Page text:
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Summer reading: vampires with Stephenie Meyer, Charlaine Harris and Meg Cabot; new Stieg Larsson, Hitchens; and another run at Bourne

For a lot of readers, vacation this summer will mean mixing up an icy bloody Mary and sinking their teeth into a fresh, hot vampire novel.

The summer publishing season features the usual complement of thrillers, chick lit, nonfiction and memoirs, and I've got plenty of recommendations.

But the vampire trend shows no sign of withering in the sunlight of beaches and cruise ship decks. Several of the bestselling authors in vampire fiction have new books just waiting to be invited into your carry-on bag.

Queen of the teenage vampires Stephenie Meyer said she was done with the Twilight series, but she was just kidding, to the delight of her legions of fans. They'll soon be lining up for the release of The Short Second Life of Bree Tanner: An Eclipse Novella, the story of a newborn vampire briefly introduced in Eclipse. Bree is part of a newborn army at war with the Cullen clan and Bella Swan. (June 5; the novella will also be available free online from noon on June 7 until July 5 at www.breetanner.com.)

If you prefer your bloodsuckers a bit more mature, or like the steamy mist of Southern swamp settings better than chilly Northwest fog, try Dead in the Family, the 10th book in Charlaine Harris' series about the hapless Sookie Stackhouse. The books, set in a world in which vampires can survive on synthetic blood but suffer prejudice from nonsupernatural folk, are the basis for the HBO series True Blood. (May)

Susan Hubbard's Ethical Vampire series for young adult readers isn't as famous as Meyer's and Harris' books, but that could change with The Season of Risks, the third in the series and first aimed at adult readers. Hubbard, a creative writing professor at the University of Central Florida, has won the Kafka Award and has been published in many literary journals. Young Ariella Montero, her half-vamp, half-human protagonist, gets caught up in a political conspiracy involving online social networking in a story that travels from her family's farm in Homosassa Springs to Savannah, Ga., New York and beyond. (July)

In an inspired transfusion of the vampire novel into chick lit, Princess Diaries creator Meg Cabot offers what she calls "girl Gothic": Insatiable, the story of Meena Harper, a writer for a soap opera who has psychic powers. Just as she's cooking up a vamp plot line for the soap, a real vampire war breaks out in Manhattan — and Meena finds herself torn between a sexy Romanian history professor (hmm) and a detective named Wulf. (June)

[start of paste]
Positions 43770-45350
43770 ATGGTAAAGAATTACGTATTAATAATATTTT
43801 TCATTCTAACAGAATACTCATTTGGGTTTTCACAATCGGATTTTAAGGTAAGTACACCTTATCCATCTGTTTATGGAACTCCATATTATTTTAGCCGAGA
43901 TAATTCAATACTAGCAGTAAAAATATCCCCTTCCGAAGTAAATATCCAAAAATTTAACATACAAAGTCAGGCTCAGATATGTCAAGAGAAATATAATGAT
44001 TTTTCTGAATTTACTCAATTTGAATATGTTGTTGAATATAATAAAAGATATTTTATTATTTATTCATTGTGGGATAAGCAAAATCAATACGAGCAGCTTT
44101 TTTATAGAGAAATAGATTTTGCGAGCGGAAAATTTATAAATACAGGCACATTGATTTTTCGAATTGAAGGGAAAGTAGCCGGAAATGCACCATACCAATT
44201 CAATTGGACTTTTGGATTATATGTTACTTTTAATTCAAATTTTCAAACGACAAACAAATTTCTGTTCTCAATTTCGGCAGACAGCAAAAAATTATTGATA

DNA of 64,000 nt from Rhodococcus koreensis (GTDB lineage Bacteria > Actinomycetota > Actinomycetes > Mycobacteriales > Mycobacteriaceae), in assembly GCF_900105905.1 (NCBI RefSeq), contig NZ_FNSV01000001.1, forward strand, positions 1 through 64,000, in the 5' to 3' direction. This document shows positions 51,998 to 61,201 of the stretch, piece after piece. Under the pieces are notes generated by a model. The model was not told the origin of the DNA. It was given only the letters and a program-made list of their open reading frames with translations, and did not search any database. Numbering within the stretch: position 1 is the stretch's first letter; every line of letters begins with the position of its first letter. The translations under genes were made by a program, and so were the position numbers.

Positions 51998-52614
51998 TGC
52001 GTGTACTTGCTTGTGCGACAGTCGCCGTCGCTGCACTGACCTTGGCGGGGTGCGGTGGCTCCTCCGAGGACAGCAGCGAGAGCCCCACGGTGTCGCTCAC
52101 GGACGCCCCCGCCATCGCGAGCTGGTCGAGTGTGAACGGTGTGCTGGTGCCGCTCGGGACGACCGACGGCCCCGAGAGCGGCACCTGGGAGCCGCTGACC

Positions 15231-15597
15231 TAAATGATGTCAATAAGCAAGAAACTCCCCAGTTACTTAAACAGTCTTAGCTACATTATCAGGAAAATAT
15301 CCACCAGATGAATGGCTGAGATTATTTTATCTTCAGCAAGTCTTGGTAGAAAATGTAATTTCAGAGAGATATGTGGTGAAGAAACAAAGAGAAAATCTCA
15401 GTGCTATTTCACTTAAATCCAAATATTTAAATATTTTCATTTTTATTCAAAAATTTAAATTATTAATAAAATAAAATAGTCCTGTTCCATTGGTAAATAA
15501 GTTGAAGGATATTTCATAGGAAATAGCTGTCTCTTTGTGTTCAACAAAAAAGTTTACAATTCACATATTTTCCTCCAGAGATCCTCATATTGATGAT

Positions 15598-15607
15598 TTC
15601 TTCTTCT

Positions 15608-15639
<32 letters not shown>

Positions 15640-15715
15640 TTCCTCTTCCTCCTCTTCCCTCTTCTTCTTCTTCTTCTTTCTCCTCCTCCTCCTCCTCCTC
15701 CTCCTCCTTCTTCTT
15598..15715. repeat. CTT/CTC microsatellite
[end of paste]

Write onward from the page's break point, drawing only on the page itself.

It's been compared to everything from Jane Eyre to Catcher in the Rye, but Anthropology of an American Girl seems likely to make its own mark as a coming-of-age novel. Hilary Thayer Hamann's debut is an emotionally complex, mordantly funny book about Eveline, a high school student in East Hampton, N.Y., navigating friendship, love and selfhood in the late 1970s and early '80s. (May)

Author Allegra Goodman has been compared to Jane Austen, and her latest novel, The Cookbook Collector, is a tale of two sisters. Emily is a Silicon Valley CEO, Jessamine a grad student in philosophy who works in a rare book store, and both find their lives changing after Jess' discovery of a collection of exotic (and erotic) cookbooks linked to a mysterious woman. (July)

If your quintessential beach read is a juicy serving of chick lit, Fly Away Home is the book to pack. The latest from Jennifer Weiner has it all: luxurious settings, mother-daughter angst and a ripped-from-the-headlines story about Sylvie Serfer, former free spirit turned perfect politician's wife — until her senator husband is caught having an affair. Weiner is the kind of smart, funny writer who gives chick lit a good name. (July)

Ann Brashares leaves the traveling pants at home for her new novel for adult readers, My Name Is Memory. The magic-themed romance brings together young lovers Lucy and Daniel — but not for the first time. Daniel has "the memory," the ability to recall all the past lives in which their fated romance was thwarted. Now they need to figure out how to make it work in this lifetime. (June)

If you like to take a vacation from your life by reading about someone else's, consider Cakewalk, the sweetly engrossing story of Kate Moses' childhood in the 1960s and '70s and her later work as an editor, which led to friendships with such literary lights as M.F.K. Fisher, Toni Morrison and Kurt Vonnegut. The constant in Moses' life, though, is her "confectionery obsession" with baking, so be forewarned: This book will make you hungry. Fortunately, it's got plenty of recipes. (May)